Gail is a delightful combination of comedy and tragedy. A former writer/producer in Comedy Central’s on-air promotions department, she’s a freelance copywriter, journalist, and co-author of A Mother Loss Workbook (HarperCollins). Her work has appeared in Time Out New York, The Daily News, and Newsday, as well as on-air on Comedy Central and HBO. She has also written copy for theatrical entertainment companies. For the last decade, she has contributed concept and copy to ad agency SJI, for clients like HBO, A&E, IFC, PBS, and CBS. She is co-writer and co-star of Cat Eisenberg, Dog Eisenberg, launching Winter ‘08 on LOGO.
Sharon’s careers as psychology professor, banker, and management consultant all come in handy for managing the business side of ducts. When she’s not working on a consulting project or writing her novel, she enjoys going to the theater, ballet, and classical music concerts.
Amy is the author of the poetry collections Fine Motor (Sow’s Ear Poetry Press, 2008) and Saint Nobody (Red Hen Press, 2009). Her poems and essays have appeared in Rolling Stone, Verse, Prairie Schooner, New letters, Barrow Street, Cincinnati Review and other magazines. Selections from ABBA: The Poems, a sequence written in collaboration with Denise Duhamel, appear in several literary magazines, and online at Lafovea.org. Amy is poetry editor Ducts.org and an Associate Professor in the English and Speech Department at the Fashion Institute of Technology.
Anne, although a fine treasurer, is much more renowned for her songwriting, which reaches back to capture the classic brilliance of favorite hits by Carole King and Laura Nyro. She blurs the lines between jazz, country, rock and R&B, weaving melody and rhythm together in masterful ways. Her rich alto voice leads listeners from one genre to another as she explores the struggles, loves, fears and joys of everyday heroes. When she’s not writing great music, Anne is busy crunching numbers for ducts! Anne’s new CD “Find Me” is now available and can be found at www.annemironchik.com. email@example.com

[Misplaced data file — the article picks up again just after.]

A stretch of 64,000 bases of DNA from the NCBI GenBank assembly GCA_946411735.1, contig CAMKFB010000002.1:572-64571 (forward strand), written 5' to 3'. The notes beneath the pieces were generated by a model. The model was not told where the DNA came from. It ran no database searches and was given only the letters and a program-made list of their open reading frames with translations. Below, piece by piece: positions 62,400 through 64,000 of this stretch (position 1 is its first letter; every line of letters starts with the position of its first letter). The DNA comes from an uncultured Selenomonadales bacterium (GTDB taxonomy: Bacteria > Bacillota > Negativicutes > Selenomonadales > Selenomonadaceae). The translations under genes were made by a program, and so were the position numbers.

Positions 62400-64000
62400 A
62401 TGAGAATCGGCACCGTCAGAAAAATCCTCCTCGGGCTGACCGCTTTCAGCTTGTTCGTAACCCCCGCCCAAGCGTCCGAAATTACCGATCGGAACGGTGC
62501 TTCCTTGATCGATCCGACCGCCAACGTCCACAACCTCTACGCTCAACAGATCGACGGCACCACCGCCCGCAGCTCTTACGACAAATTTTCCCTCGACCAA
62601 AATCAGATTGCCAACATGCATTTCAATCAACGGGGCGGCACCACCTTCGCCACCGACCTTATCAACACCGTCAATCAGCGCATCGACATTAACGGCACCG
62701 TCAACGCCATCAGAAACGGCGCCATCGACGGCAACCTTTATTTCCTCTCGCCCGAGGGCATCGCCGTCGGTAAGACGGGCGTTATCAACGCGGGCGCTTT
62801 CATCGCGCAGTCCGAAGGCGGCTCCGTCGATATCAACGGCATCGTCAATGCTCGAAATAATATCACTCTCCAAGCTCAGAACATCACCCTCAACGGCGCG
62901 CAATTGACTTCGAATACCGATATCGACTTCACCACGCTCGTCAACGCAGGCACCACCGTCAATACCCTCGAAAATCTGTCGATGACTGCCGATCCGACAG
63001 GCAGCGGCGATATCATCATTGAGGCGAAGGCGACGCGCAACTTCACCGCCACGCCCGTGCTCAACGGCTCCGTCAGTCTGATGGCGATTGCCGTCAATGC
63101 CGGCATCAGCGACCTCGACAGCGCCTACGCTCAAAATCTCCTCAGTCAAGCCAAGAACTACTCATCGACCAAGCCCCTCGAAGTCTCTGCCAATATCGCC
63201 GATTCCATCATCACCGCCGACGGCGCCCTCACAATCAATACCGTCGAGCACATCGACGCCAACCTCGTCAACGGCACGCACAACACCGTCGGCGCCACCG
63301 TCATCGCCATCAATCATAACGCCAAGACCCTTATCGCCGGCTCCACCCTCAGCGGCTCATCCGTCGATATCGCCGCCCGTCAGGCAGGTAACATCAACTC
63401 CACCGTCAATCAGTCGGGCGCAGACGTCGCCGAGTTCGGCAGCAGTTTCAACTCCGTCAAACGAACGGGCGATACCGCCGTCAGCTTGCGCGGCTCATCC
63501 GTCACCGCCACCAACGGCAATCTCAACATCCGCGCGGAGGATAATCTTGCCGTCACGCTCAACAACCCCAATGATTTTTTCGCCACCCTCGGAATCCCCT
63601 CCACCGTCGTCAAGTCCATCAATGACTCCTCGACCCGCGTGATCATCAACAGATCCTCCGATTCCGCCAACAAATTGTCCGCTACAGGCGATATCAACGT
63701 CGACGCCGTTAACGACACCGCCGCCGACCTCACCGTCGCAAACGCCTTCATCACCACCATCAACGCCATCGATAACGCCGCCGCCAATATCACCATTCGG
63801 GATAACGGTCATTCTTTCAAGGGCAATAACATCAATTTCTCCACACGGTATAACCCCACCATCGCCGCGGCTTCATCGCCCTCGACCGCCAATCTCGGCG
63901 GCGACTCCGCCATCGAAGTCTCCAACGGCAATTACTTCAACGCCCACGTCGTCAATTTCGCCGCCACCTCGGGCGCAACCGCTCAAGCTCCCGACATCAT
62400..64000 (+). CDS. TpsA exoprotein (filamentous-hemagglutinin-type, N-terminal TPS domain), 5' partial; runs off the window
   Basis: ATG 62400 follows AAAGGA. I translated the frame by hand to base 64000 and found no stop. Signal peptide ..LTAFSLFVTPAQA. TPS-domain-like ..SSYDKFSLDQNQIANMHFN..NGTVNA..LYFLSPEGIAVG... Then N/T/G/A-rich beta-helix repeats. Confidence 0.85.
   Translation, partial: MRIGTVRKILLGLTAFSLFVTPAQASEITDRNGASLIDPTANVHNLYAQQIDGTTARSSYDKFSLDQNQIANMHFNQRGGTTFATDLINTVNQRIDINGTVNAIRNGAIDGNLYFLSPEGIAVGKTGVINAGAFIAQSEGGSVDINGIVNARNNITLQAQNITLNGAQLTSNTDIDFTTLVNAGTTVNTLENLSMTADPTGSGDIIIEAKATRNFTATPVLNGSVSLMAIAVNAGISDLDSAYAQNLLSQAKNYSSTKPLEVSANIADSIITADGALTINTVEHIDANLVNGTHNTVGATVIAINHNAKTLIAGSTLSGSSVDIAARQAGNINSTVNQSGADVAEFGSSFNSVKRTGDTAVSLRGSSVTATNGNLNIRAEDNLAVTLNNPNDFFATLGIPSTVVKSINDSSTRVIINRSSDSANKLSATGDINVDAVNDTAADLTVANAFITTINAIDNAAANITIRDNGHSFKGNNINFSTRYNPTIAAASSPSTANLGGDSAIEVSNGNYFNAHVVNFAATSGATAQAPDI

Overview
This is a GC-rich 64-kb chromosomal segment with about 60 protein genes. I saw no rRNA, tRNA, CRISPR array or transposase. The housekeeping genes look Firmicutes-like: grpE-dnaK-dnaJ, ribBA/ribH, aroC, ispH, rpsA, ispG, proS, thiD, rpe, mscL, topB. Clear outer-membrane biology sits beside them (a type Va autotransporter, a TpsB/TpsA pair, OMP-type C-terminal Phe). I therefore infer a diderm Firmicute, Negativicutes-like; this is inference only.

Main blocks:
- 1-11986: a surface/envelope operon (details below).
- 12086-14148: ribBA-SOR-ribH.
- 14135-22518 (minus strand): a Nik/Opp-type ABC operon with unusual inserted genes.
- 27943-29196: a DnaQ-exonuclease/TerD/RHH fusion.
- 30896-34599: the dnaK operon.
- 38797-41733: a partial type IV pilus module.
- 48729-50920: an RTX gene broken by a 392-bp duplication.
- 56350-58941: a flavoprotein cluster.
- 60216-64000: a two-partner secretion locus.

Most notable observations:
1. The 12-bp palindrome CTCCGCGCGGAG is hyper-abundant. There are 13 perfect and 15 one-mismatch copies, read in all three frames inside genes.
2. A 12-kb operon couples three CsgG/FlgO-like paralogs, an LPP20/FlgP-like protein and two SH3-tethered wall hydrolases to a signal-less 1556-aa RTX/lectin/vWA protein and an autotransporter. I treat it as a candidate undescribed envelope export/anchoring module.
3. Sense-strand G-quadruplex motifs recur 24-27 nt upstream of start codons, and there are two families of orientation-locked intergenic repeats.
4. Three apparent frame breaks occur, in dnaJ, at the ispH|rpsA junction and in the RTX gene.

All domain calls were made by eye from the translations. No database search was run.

Cindy Stockton Moore
art gallery editor
Cindy Stockton Moore is a Philadelphia-based painter. Outside of the studio, she works as adjunct professor of art and theory. Her essays have appeared in New York Arts Magazine, NY Sun, in addition to on-line and university publications. A listing of her current exhibitions and projects can be found at: www.cindystocktonmoore.com.
Kat Rodies is a nurse practitioner, medical writer, and short fiction enthusiast who has been called the ideal person to have with you in a POW camp.
essays and memoirs editor
Elizabeth is a Visiting Assistant Professor of English at Lafayette College. In previous incarnations, she has also been a writer for Nickelodeon, an associate producer for the news, and the editor of two academic journals. She has published her nonfiction and fiction in various publications.
Tim’s fiction has appeared in The Missouri Review, North American Review, Libido, and elsewhere. He’s published haiku in Modern Haiku, Time Haiku, and Black Bough. He’s an occasional journalist, and a full time teacher, working at both NYU and the New York Writers Workshop.
Steve attended FIT (Fashion Institute of Technology ) in New York for Illustration. He graduated in 1991 with a BFA in Illustration. www.stevetarantino.com.
Jenah is currently pursuing a career in film. Through Ducts, her love of paint and pencil is still thriving.
Colleen J Veldt
Colleen became affiliated with the New York Writers Workshop when studying in Florence last year under Tim Tomlinson. She is a sophomore at New York University, studying the history and politics behind religion and religious violence in hopes of some day becoming a well-traveled reporter for a news organization. Colleen has been writing for various NYU publications, as well as interning with NYWR and Ducts.org. She is currently exploring and residing in New York City.